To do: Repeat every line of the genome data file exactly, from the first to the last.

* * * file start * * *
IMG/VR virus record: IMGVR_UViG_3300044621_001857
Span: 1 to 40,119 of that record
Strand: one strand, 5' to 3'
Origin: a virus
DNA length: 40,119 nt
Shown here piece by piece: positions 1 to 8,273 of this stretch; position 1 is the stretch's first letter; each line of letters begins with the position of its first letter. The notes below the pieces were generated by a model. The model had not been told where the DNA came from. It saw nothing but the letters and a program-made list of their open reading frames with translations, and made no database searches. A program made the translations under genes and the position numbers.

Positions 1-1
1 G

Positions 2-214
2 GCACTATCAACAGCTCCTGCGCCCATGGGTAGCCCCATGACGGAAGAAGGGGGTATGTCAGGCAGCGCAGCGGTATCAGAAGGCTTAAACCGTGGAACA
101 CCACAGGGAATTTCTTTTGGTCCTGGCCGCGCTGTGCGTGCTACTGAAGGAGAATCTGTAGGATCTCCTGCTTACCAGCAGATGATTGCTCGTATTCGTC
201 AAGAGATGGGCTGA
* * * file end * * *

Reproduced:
IMG/VR virus record: IMGVR_UViG_3300044621_001857
Span: 1 to 40,119 of that record
Strand: one strand, 5' to 3'
Origin: a virus
DNA length: 40,119 nt
Shown here piece by piece: positions 1 to 8,273 of this stretch; position 1 is the stretch's first letter; each line of letters begins with the position of its first letter. The notes below the pieces were generated by a model. The model had not been told where the DNA came from. It saw nothing but the letters and a program-made list of their open reading frames with translations, and made no database searches. A program made the translations under genes and the position numbers.

Positions 1-1
1 G

Positions 2-214
2 GCACTATCAACAGCTCCTGCGCCCATGGGTAGCCCCATGACGGAAGAAGGGGGTATGTCAGGCAGCGCAGCGGTATCAGAAGGCTTAAACCGTGGAACA
101 CCACAGGGAATTTCTTTTGGTCCTGGCCGCGCTGTGCGTGCTACTGAAGGAGAATCTGTAGGATCTCCTGCTTACCAGCAGATGATTGCTCGTATTCGTC
201 AAGAGATGGGCTGA